Step into 11 Savile Row and wherever you look, the past catches your eye. Those stag heads above the fireplace, left behind when a customer popped out for lunch in the 1920s, still waiting to be picked up. The paper patterns hanging from ceiling and hook, ‘Miss Katherine Hepburn’, ‘G Peck’ and ‘P Sellers’ lightly inscribed on them in pencil. Yet nothing quite so intrigues as the saddled chair standing quietly beside the rolls of bespoke tweed in the centre of the shop.
THE STAGS HEADS, LEFT BEHIND BY A CUSTOMER IN 1921.
While it looks like it belongs in a gymnasium, the clue to the chair’s purpose is to be found in the leather breeches encased in glass near the front door. Made and worn by the original Henry Huntsman in the mid-1800s, they’re a rare survival from a time when the tailor dressed Europe’s aristocracy for all their equestrian pursuits.
Accurately measuring and fitting a riding outfit meant understanding the rider’s bearing – impossible to do if they’re standing. So Huntsman used a horse fitting chair instead. The tailor still has photographs of customers sitting in the saddle, chest forward, arms raised as though holding a horse’s reins. Another chair, mounted with a lady’s side saddle, is also to be found in the shop.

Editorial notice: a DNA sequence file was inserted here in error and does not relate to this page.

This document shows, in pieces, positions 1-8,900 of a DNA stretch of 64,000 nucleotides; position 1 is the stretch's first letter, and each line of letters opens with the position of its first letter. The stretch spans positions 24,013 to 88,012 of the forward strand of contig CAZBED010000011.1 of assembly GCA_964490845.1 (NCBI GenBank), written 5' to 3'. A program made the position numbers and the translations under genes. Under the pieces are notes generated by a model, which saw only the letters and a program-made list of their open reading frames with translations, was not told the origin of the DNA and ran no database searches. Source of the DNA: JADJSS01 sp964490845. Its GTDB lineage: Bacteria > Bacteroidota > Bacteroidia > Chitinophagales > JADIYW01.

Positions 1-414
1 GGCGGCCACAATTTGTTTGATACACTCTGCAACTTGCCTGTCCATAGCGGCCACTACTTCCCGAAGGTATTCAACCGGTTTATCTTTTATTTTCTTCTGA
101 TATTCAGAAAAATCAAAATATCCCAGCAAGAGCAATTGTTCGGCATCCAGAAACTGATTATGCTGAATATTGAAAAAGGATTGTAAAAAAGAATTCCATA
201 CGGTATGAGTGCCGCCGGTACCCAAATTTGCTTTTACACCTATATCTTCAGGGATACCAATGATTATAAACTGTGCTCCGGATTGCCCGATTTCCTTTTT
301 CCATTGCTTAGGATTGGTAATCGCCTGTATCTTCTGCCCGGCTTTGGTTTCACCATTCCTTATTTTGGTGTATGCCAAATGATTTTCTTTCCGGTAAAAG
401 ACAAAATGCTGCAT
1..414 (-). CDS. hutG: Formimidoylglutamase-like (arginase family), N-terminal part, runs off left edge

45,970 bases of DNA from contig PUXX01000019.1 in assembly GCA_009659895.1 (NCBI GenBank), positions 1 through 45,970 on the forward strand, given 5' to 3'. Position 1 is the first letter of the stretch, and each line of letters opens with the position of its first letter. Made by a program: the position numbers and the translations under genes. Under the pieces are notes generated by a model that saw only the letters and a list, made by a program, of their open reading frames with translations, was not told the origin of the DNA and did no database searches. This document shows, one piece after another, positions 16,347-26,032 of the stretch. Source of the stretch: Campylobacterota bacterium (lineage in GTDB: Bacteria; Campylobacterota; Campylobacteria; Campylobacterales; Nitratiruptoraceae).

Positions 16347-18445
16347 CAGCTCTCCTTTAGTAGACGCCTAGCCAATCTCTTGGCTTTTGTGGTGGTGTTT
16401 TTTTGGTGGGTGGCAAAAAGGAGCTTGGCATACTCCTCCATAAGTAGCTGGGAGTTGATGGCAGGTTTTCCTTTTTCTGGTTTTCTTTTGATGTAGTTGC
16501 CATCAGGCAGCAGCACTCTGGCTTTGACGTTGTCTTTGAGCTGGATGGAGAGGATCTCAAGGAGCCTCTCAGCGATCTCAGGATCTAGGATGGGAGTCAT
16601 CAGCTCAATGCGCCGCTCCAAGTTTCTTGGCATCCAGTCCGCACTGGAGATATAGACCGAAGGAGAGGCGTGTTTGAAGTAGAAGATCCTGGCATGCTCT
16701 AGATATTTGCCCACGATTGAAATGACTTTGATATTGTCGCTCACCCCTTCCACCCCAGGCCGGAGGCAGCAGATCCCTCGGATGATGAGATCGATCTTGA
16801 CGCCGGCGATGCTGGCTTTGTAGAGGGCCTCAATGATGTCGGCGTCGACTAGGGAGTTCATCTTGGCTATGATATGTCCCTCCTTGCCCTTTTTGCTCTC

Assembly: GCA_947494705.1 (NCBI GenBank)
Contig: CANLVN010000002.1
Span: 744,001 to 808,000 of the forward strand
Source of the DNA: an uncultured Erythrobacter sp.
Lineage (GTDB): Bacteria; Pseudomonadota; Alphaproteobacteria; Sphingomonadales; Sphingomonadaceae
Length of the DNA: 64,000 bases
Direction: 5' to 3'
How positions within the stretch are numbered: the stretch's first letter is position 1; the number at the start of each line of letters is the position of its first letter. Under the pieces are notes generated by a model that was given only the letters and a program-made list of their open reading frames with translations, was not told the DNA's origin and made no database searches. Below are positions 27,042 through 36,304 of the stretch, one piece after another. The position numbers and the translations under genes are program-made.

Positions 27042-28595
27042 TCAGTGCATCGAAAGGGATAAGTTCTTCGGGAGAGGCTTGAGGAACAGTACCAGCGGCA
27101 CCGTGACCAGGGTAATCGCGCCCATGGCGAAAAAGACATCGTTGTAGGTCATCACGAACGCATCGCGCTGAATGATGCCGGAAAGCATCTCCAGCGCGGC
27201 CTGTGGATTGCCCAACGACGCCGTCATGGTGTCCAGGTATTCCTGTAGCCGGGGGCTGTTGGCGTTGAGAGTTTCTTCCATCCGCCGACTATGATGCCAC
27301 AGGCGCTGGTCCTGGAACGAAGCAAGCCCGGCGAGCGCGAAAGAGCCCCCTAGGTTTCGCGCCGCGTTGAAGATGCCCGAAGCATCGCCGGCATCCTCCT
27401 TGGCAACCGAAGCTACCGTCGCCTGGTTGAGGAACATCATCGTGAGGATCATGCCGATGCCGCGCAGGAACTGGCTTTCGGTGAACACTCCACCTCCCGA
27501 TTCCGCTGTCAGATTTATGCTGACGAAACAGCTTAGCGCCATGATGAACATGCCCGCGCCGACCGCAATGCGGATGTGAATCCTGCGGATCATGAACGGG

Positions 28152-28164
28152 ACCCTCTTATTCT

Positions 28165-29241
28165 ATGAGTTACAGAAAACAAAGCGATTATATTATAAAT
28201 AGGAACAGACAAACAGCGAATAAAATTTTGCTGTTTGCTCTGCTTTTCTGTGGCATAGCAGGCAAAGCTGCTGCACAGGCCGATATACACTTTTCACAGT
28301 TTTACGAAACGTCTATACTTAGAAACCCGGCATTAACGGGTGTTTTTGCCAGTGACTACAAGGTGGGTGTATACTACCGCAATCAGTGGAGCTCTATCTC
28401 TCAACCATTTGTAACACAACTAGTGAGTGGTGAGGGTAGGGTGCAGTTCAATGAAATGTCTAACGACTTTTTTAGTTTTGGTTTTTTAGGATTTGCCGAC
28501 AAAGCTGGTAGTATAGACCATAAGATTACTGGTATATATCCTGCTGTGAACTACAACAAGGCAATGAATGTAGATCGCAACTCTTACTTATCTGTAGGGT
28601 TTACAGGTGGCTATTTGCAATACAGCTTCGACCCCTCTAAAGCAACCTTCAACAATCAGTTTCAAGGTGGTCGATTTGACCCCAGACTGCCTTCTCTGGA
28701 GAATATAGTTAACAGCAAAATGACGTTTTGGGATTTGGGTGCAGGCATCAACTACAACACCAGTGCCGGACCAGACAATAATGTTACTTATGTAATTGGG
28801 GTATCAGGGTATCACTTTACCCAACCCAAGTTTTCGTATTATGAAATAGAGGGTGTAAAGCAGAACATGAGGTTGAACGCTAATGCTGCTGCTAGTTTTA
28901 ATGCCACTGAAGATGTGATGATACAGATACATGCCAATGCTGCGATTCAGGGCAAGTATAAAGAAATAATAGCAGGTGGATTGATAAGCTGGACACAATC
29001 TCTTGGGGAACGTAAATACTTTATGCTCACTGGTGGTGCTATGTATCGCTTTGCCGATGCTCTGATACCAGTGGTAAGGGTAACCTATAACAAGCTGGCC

HUNTSMAN’S HORSE FITTING CHAIR, WITH SADDLE AND LIVERY.
It’s these subtleties of posture that led to the creation of the hacking jacket. Close fitting, high waisted, with a skirt that flares to accommodate the saddle, the jacket includes half an inch or so of fullness at the shoulder and is cut high and close to the arm, making it easy to move. Many of the early hacking jackets were made of heavy tweed and had the sleeves pitched far forward as well, elbows bent, to guarantee that the wearer looked good and felt comfortable in the saddle. As in many men’s clothes, the function defined the beauty.
THE PAPER PATTERNS OF WELL-KNOWN CUSTOMERS HANG AROUND THE STORE.
This is the style that formed the basis of Huntsman’s iconic cut: high armhole, waisted silhouette and longer flared skirt. Further refined by legendary head cutter Colin Hammick in the 1950s, these features mean the jacket is tight through the chest, tapers into the waist and pulls back with a little kick to create a tall, slim line. “It’s very flattering,” says Huntsman’s creative director Campbell Carey. “It makes you feel taller when you put the jacket on. You walk with a straighter back. That’s what people fall in love with: they get it as soon as they put it on.”
LEGENDARY CUTTER COLIN HAMMICK FITS A HUNTSMAN CUSTOMER.
While the fitting chair hasn’t been used for some years, Huntsman’s equestrian connections are going strong. In recent years the brand has sponsored several polo initiatives including a team led by HRH Prince Harry, designing both the players’ kit and liveries for ponies and grooms.
THE ICONIC HUNTSMAN SILHOUETTE: SLIM LINE, SINGLE BUTTON, SLIGHT WAIST
They also now have stables in Berkshire, offering livery spaces and training, as well as importing warmblood horses from Germany, PREs from Spain and Lusitanos from Portugal. As chairman Pierre Lagrange has it, “Huntsman heritage is in the equestrian world, and that lifestyle is as relevant as ever.”
Watch Treasures from Chatsworth, Presented by Huntsman at www.sothebys.com/Chatsworth
For more information, visit www.huntsmansavilerow.com